Bouncing off of four-month lows, oil prices rose a bit on August 10, as WTI tried to climb back to $45 per barrel and Brent jumped above $50. The slight uptick was due to data showing that China’s oil imports so far this year are up 10 percent from a year earlier. That supported the notion that demand is rising and could (very slowly) start to soak up extra supply. However, don’t get too excited just yet – analysts say that China’s oil imports are temporarily elevated as the government seeks to capitalize off of low crude prices for its strategic petroleum reserve. Seizing on the opportunity to buy up oil on the cheap, once the stockpile build is achieved, China’s oil demand could level off.
Moreover, China announced a surprise devaluation of its currency, the yuan, on August 11. The move could provide fresh worries over its oil demand because a weaker currency would make oil more expensive. The devaluation by the central bank was intended to keep growth humming along, but for oil markets, it is a negative.
Meanwhile, OPEC announced that its production levels have hit a three-year high as Iran managed to boost output. The oil cartel produced 31.5 million barrels per day in July, or an increase of 100,700 barrels per day over the previous month’s total. Iran posted a gain of 32,300 barrels per day, reaching 2.86 million barrels per day. That was the highest tally for the Islamic Republic in over three years. Iraq also saw its output jump by 45,700 barrels per day to 4.1 million barrels per day. Related: Bullish Bets On Oil Go Sour
The production gains throw up new bearish signals for oil, although the increases in output are relatively small. And as oil prices have dropped to fresh lows, they have hit resistance at a very similar threshold for the second time this year (~$44 for WTI and $45-$52 for Brent), and the markets have demonstrated a reluctance to trade oil any lower, perhaps expecting oil prices can’t fall any further than where they are currently at.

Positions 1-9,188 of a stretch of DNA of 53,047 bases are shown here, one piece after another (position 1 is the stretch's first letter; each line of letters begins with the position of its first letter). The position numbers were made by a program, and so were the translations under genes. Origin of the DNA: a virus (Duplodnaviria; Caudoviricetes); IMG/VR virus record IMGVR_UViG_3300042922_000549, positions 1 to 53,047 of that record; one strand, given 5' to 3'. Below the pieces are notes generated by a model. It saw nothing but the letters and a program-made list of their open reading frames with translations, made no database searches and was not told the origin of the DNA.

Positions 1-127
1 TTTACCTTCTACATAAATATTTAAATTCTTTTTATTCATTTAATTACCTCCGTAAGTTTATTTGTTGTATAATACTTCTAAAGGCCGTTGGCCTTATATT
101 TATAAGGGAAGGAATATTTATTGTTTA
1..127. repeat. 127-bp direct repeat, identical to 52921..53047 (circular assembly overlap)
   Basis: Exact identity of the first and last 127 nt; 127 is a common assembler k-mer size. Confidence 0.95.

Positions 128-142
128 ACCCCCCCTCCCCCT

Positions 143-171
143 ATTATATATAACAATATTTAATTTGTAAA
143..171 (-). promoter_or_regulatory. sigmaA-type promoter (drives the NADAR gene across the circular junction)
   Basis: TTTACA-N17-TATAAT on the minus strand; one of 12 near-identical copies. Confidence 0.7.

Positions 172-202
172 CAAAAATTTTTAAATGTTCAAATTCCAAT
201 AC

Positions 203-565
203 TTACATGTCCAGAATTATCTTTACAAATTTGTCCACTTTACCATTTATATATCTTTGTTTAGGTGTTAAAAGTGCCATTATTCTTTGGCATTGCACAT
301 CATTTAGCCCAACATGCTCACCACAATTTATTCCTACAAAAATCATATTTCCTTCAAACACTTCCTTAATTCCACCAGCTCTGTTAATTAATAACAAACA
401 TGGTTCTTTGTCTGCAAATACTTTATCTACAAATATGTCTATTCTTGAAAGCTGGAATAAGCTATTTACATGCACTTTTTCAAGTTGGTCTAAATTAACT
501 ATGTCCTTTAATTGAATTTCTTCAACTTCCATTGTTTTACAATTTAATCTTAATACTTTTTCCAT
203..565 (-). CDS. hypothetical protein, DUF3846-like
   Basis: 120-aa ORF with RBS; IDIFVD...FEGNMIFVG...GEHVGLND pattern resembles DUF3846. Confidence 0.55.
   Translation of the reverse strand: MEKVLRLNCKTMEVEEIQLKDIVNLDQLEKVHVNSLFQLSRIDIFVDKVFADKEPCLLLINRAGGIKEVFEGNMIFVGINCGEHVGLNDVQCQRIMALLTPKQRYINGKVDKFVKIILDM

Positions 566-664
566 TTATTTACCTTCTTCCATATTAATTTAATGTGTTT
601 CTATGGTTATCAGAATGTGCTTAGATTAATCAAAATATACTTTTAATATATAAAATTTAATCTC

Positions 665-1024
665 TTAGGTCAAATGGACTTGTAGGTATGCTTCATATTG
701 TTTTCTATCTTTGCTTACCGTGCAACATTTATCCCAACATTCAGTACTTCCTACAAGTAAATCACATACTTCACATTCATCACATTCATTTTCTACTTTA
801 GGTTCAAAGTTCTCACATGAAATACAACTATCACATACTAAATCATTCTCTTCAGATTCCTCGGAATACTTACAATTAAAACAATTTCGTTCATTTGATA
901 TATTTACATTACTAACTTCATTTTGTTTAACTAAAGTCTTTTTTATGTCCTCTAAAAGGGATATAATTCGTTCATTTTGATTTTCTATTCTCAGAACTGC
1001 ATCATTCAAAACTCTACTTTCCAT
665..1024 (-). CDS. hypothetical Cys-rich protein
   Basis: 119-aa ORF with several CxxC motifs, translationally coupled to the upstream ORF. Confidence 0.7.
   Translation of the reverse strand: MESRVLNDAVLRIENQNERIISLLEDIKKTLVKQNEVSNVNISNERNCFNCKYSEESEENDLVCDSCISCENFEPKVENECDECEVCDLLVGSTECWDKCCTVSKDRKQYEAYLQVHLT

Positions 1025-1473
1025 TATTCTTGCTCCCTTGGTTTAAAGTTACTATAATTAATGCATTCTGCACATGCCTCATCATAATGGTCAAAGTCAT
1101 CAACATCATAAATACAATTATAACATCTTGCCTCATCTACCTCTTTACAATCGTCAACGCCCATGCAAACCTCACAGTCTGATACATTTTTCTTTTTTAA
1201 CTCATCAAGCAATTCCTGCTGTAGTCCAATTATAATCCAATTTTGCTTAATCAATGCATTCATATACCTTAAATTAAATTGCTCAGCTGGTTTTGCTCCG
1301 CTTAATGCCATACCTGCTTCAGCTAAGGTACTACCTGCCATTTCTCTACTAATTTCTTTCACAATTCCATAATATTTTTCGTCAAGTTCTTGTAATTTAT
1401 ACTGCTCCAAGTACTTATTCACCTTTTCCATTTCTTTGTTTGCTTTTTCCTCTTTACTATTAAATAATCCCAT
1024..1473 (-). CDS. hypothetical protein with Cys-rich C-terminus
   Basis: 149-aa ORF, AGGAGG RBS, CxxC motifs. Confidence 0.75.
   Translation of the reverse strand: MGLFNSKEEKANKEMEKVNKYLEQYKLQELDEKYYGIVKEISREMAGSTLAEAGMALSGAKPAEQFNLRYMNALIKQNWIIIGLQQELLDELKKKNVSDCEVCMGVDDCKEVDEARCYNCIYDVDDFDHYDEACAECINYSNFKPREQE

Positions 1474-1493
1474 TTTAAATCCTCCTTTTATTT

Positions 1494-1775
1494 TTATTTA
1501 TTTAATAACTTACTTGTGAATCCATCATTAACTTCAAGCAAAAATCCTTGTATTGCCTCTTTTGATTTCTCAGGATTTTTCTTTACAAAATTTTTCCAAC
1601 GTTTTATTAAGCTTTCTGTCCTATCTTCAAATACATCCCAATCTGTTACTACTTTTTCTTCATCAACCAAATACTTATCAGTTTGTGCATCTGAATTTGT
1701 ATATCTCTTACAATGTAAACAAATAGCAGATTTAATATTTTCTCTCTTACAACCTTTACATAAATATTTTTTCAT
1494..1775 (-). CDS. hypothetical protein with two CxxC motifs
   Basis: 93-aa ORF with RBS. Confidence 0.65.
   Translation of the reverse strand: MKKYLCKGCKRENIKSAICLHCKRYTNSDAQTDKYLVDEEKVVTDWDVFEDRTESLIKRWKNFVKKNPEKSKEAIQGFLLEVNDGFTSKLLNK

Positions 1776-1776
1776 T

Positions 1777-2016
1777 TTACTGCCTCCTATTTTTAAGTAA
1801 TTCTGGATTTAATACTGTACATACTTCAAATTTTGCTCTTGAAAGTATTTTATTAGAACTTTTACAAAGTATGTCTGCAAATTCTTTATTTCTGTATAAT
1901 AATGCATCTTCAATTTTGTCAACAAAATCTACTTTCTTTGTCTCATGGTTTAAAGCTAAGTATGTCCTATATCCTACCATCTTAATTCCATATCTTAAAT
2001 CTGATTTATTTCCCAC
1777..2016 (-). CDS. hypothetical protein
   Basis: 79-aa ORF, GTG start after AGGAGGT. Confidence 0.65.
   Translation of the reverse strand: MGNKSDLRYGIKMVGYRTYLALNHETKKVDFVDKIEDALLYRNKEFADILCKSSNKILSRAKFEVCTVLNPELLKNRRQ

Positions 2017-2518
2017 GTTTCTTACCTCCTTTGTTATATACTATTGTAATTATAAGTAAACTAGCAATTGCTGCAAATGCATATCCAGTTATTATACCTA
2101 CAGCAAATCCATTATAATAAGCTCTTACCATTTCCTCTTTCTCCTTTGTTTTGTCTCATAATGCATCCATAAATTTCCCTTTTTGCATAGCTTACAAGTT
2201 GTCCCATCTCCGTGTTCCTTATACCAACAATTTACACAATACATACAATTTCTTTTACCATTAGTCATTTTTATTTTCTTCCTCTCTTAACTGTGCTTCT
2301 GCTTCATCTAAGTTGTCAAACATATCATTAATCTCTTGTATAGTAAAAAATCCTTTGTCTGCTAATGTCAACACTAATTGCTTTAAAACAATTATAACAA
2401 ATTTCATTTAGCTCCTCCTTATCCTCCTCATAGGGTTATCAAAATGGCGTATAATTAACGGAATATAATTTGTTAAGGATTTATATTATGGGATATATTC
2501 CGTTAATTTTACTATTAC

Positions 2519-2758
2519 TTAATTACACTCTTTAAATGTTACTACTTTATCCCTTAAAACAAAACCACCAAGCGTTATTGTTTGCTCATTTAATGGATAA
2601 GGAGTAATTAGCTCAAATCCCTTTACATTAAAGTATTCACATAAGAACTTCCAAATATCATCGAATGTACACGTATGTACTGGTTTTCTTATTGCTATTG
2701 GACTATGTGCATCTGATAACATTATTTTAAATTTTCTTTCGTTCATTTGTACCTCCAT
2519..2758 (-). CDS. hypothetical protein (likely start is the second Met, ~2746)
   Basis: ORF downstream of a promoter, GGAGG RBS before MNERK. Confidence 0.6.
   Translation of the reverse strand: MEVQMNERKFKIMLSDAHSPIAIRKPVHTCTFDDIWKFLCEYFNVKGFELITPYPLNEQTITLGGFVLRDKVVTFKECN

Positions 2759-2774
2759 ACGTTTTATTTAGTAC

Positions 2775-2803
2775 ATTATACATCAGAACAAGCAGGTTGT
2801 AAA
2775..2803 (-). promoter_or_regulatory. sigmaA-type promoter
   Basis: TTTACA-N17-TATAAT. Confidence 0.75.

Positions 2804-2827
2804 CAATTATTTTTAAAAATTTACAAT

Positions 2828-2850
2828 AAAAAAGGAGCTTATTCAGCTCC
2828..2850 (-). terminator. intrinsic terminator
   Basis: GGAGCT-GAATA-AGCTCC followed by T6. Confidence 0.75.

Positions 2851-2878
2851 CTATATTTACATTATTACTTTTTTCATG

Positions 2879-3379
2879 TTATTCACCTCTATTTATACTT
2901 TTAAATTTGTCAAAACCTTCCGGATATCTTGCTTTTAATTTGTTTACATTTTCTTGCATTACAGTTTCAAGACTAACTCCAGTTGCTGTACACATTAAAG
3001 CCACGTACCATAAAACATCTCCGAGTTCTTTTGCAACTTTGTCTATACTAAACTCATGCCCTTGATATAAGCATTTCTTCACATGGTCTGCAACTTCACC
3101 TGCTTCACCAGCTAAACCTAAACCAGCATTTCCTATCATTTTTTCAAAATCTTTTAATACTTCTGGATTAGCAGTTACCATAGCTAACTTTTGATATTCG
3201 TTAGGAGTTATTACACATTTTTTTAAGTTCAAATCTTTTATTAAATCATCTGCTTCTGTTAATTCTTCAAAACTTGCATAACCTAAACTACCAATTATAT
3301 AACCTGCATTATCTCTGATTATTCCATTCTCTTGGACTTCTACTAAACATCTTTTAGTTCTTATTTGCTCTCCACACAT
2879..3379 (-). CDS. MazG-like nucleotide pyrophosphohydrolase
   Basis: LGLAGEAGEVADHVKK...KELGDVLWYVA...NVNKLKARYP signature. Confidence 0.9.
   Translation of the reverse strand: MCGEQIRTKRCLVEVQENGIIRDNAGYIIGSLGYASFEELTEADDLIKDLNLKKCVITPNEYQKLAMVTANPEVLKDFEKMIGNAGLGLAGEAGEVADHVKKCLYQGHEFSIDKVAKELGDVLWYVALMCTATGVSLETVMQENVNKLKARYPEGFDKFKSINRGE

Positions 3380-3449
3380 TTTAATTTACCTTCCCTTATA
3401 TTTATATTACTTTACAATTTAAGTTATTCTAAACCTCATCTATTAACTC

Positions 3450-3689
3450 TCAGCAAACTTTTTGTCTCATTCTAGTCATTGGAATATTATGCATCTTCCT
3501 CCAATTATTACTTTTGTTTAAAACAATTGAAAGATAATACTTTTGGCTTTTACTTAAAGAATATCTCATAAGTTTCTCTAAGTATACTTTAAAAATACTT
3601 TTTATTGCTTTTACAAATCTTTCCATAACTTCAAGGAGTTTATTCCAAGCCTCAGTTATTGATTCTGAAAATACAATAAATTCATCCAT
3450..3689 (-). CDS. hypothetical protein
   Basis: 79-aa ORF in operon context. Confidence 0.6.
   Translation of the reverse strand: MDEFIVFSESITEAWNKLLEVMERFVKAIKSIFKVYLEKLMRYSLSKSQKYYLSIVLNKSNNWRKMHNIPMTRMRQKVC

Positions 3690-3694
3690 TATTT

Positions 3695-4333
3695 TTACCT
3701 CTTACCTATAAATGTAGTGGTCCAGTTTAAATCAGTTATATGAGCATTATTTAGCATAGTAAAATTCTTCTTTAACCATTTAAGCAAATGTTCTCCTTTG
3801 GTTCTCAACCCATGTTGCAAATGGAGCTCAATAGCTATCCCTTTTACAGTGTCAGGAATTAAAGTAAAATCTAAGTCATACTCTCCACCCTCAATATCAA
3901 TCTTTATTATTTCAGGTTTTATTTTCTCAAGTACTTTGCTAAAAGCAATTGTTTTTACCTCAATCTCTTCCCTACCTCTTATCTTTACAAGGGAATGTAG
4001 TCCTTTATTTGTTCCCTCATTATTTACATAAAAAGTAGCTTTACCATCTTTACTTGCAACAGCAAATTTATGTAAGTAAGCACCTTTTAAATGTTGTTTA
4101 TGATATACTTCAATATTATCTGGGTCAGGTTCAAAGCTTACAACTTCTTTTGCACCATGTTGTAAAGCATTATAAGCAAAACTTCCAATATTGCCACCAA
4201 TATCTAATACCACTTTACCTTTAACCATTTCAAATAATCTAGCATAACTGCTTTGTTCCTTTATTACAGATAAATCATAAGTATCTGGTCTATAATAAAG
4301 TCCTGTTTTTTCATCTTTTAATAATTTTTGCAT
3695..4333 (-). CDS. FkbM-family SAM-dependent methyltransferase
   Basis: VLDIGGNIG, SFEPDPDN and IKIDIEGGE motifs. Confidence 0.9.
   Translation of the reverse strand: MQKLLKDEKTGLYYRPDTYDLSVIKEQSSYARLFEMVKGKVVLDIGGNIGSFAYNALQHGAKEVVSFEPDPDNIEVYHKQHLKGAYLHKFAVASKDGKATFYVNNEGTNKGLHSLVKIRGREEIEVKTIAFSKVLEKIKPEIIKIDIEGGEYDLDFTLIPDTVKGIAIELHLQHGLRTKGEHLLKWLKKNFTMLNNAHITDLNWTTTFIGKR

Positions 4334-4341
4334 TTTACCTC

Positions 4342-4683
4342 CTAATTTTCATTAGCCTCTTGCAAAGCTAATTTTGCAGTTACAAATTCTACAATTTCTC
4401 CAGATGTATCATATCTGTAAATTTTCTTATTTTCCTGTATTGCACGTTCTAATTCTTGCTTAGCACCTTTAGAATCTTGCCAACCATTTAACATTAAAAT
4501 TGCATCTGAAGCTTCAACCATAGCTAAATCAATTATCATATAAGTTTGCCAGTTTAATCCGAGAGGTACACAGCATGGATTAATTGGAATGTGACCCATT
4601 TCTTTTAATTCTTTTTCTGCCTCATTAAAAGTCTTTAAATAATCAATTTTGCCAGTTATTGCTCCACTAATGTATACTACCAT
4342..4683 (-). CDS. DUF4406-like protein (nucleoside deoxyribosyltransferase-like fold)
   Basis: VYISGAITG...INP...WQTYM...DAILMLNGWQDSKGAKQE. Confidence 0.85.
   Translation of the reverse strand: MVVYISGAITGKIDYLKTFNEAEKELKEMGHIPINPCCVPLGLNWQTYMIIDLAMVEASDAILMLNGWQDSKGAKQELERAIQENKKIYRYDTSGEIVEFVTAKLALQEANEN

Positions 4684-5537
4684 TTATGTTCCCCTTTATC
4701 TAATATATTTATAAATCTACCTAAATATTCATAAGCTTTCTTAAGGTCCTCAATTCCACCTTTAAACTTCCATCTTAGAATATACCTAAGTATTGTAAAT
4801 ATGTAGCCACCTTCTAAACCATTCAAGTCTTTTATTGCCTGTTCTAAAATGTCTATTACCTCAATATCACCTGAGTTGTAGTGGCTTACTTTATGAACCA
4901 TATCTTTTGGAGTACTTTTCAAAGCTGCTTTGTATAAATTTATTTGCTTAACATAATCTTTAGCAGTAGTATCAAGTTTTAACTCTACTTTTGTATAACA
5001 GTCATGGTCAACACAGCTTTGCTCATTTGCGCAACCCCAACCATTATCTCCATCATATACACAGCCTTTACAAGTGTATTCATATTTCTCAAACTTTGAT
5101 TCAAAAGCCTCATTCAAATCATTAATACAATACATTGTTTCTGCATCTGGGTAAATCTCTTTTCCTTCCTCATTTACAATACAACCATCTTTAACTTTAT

Iran’s foreign minister stated that his country would reveal new oil contract terms in December, widely expected to include more attractive terms for international oil companies. Iranian officials have identified more than 50 oil and gas projects that will require more than $185 billion in investment. There will also be new upstream blocks. For years, Iran has not allowed foreign oil companies to own and operate fields in country, but that could finally change. International companies will be able to become operators and book reserves, and there will be certain stipulations such as entering into joint ventures with the National Iranian Oil Company and agreeing to technology transfer. Royal Dutch Shell (NYSE: RDS.A), Eni (NYSE: ENI), Total (NYSE: TOT), BP (NYSE: BP), and others have expressed interest.
The EIA published another piece of evidence to suggest that U.S. shale production is declining. In its new Drilling Productivity Report, the EIA expects shale production to decline by 93,000 barrels per day in September, marking several consecutive months in which the agency estimates that shale production will contract. The declines will be led by the Eagle Ford (a loss of 56,000 barrels per day), the Bakken (down 27,000 barrels per day) and the Niobrara (down 18,000 barrels per day). Related: Congress To Lift Oil Export Ban Next Month?